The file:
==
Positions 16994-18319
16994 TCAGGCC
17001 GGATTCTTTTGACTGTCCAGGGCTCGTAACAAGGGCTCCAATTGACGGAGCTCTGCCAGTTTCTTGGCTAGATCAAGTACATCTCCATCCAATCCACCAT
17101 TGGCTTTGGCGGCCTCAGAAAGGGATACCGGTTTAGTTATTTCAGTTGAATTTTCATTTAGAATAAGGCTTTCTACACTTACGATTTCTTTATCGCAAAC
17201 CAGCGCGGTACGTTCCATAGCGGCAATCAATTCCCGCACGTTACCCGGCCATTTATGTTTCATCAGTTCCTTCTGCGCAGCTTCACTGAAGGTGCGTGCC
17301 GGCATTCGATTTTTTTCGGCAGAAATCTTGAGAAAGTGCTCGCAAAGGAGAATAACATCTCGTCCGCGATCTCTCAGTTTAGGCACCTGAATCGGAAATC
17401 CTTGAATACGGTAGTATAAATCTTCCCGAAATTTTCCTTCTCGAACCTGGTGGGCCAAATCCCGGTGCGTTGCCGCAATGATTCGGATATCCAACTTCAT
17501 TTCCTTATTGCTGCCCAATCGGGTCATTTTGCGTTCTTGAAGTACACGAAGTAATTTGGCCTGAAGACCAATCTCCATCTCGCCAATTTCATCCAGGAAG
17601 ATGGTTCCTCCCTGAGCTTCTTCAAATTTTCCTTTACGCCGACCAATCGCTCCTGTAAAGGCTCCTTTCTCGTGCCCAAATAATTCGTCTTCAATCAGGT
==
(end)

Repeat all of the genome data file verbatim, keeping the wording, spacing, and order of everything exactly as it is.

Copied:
Positions 16994-18319
16994 TCAGGCC
17001 GGATTCTTTTGACTGTCCAGGGCTCGTAACAAGGGCTCCAATTGACGGAGCTCTGCCAGTTTCTTGGCTAGATCAAGTACATCTCCATCCAATCCACCAT
17101 TGGCTTTGGCGGCCTCAGAAAGGGATACCGGTTTAGTTATTTCAGTTGAATTTTCATTTAGAATAAGGCTTTCTACACTTACGATTTCTTTATCGCAAAC
17201 CAGCGCGGTACGTTCCATAGCGGCAATCAATTCCCGCACGTTACCCGGCCATTTATGTTTCATCAGTTCCTTCTGCGCAGCTTCACTGAAGGTGCGTGCC
17301 GGCATTCGATTTTTTTCGGCAGAAATCTTGAGAAAGTGCTCGCAAAGGAGAATAACATCTCGTCCGCGATCTCTCAGTTTAGGCACCTGAATCGGAAATC
17401 CTTGAATACGGTAGTATAAATCTTCCCGAAATTTTCCTTCTCGAACCTGGTGGGCCAAATCCCGGTGCGTTGCCGCAATGATTCGGATATCCAACTTCAT
17501 TTCCTTATTGCTGCCCAATCGGGTCATTTTGCGTTCTTGAAGTACACGAAGTAATTTGGCCTGAAGACCAATCTCCATCTCGCCAATTTCATCCAGGAAG
17601 ATGGTTCCTCCCTGAGCTTCTTCAAATTTTCCTTTACGCCGACCAATCGCTCCTGTAAAGGCTCCTTTCTCGTGCCCAAATAATTCGTCTTCAATCAGGT